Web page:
A Review of the literature on the economics benefits of education: 2-year and 4-year<br />BUSN 502<br />Drexel University<br />
Abstract June 3, 2010<br /><ul><li>Few can argue against the importance of a college education.
Despite ever increasing costs, enrollments are at an all-time high.
~11.5 million students [39% of 18-24 YO] are enrolled in 2- or 4-year.
While the benefits are plentiful, it is unclear just how much education is needed to improve the economic well being of the adult population.</li></li></ul><li>Premise<br />…an educated person not only realizes individual returns, but also contributes to the greater good of society…<br /><ul><li>Increased demand
Education increases human capital</li></li></ul><li>Kane and rouse (1995; 1997)<br />
Key Points Findings<br /><ul><li>For every year of credits completed (30 completed credits over two semesters), the average 2- and 4-year college student earns ~5% more than similar high school graduates.
Those who attended a 2-year earned ~10% more than those w/o any college.
Payoff of “some college” was 7.6 nationally (8% in Ca.)
National Longitudinal Study of the High School Class of 1972
Used transcript data and National Longitudinal Survey of Youth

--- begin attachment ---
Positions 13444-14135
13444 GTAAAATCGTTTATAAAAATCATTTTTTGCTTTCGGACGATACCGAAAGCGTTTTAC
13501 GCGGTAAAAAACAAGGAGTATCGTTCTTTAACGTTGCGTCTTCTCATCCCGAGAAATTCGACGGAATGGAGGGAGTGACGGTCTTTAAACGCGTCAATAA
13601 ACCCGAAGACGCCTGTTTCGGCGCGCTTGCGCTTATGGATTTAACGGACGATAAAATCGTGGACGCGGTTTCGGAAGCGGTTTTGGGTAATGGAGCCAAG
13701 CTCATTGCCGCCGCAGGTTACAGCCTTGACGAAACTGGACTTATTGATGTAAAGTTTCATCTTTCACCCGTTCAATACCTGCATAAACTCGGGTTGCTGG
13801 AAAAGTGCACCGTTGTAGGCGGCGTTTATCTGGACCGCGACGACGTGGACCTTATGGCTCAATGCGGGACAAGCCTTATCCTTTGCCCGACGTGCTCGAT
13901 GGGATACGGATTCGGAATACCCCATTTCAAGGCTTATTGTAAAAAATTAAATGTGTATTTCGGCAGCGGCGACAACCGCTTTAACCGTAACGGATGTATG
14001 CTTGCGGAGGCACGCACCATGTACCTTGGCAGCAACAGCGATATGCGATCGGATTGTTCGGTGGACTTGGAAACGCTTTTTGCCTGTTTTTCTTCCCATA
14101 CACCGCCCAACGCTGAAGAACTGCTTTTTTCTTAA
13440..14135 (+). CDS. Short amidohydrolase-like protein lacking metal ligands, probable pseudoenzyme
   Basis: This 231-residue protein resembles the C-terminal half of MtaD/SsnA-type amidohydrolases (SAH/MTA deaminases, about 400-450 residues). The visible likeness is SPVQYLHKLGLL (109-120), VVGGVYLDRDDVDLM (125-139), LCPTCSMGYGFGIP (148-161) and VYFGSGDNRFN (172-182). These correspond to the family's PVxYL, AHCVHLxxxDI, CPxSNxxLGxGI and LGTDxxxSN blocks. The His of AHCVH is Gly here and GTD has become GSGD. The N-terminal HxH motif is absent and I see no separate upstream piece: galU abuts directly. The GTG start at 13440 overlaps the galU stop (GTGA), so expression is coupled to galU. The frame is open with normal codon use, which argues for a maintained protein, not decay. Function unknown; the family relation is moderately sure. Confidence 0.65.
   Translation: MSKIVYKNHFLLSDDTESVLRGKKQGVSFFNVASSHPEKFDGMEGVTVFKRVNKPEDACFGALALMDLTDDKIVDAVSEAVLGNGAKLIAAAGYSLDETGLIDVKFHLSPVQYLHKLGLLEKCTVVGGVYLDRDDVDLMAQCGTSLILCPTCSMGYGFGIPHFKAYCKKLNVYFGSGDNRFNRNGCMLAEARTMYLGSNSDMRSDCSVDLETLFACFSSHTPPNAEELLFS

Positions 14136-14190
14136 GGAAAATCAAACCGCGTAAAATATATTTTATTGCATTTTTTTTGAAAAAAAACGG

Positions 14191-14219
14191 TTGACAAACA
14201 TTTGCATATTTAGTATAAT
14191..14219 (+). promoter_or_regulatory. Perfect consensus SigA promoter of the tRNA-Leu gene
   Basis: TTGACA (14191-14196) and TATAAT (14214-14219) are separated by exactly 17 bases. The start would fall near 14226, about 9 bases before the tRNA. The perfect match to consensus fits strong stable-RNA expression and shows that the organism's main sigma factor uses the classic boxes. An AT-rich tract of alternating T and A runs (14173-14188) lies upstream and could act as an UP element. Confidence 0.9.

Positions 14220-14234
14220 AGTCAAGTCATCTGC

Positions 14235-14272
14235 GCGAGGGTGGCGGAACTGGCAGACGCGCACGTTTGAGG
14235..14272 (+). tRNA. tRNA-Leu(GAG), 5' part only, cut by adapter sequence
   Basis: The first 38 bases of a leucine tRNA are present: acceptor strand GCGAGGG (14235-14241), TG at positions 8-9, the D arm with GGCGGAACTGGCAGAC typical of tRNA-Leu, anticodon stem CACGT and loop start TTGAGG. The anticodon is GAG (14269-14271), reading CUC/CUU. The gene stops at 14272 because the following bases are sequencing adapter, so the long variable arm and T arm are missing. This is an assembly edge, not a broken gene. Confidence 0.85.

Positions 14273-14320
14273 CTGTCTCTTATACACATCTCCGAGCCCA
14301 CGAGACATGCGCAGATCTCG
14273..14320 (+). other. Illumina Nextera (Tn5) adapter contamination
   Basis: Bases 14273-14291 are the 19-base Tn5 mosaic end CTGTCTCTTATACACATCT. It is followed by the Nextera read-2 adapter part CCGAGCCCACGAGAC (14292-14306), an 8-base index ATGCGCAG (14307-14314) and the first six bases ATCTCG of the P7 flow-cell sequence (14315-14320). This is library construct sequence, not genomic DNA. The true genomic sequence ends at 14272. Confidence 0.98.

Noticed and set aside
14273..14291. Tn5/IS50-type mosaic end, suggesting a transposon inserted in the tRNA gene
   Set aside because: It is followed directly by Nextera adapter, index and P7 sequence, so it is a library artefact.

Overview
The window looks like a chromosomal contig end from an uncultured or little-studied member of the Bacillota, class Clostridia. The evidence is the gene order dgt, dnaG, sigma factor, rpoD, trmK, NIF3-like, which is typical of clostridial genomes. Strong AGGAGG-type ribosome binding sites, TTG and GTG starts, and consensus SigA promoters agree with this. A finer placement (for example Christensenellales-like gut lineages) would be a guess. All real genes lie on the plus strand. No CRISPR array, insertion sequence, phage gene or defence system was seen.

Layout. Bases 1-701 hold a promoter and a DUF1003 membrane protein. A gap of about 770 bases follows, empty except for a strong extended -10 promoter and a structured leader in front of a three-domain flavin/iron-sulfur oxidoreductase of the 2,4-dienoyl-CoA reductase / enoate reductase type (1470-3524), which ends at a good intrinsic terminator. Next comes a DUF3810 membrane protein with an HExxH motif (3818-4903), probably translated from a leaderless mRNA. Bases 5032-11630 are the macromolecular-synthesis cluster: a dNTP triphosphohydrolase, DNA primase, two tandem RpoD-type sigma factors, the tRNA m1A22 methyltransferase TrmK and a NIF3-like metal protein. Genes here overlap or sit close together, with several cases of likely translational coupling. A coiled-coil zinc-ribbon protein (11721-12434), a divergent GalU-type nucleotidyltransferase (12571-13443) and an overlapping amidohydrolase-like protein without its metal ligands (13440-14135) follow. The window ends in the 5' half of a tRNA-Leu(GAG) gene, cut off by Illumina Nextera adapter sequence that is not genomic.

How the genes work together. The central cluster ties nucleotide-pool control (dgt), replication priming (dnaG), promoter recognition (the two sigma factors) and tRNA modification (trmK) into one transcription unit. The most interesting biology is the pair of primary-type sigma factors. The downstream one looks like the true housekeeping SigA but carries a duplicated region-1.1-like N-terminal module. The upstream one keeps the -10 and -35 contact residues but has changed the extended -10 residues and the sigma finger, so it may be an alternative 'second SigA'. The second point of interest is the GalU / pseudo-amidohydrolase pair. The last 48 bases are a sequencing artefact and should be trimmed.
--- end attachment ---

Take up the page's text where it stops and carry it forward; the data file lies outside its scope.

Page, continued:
Prior research relied on Bureau of Census data (years of school completed but not differentiated by 2- and 4-year)</li></li></ul><li>Jaeger and Page (1996)<br />
Key Points Findings<br /><ul><li>1991 and 1992 Current Population Survey
Matched 1991 data on years of education with 1992 data on degree completion</li></ul>Similar years of school completed, but no degrees:<br />White men with Associate degrees earn 8-19% more<br />White women with Associate degrees earn 24-31% more<br />Conclude that sheepskin effects do matter in the returns to eduction.<br />
Key Point<br />The payoff to “some college” applies to both continuing high school graduates and experienced adult workers who return to school after acquiring considerable labor market experience.<br />
Economic outcomes were higher for those with degrees.</li></li></ul><li>
Research over the past two decades has brought to the light the importance of education beyond high school. In particular, evidence has grown to substantiate the economic returns for workers with higher education levels. This review suggests that community colleges are associated with higher wages, even for those not completing degrees. While no assertions have been made with regard to the causation of higher levels of earnings, the evidence is compelling on the powerful impact of education on individuals and on society. In sum, education does pay.<br />
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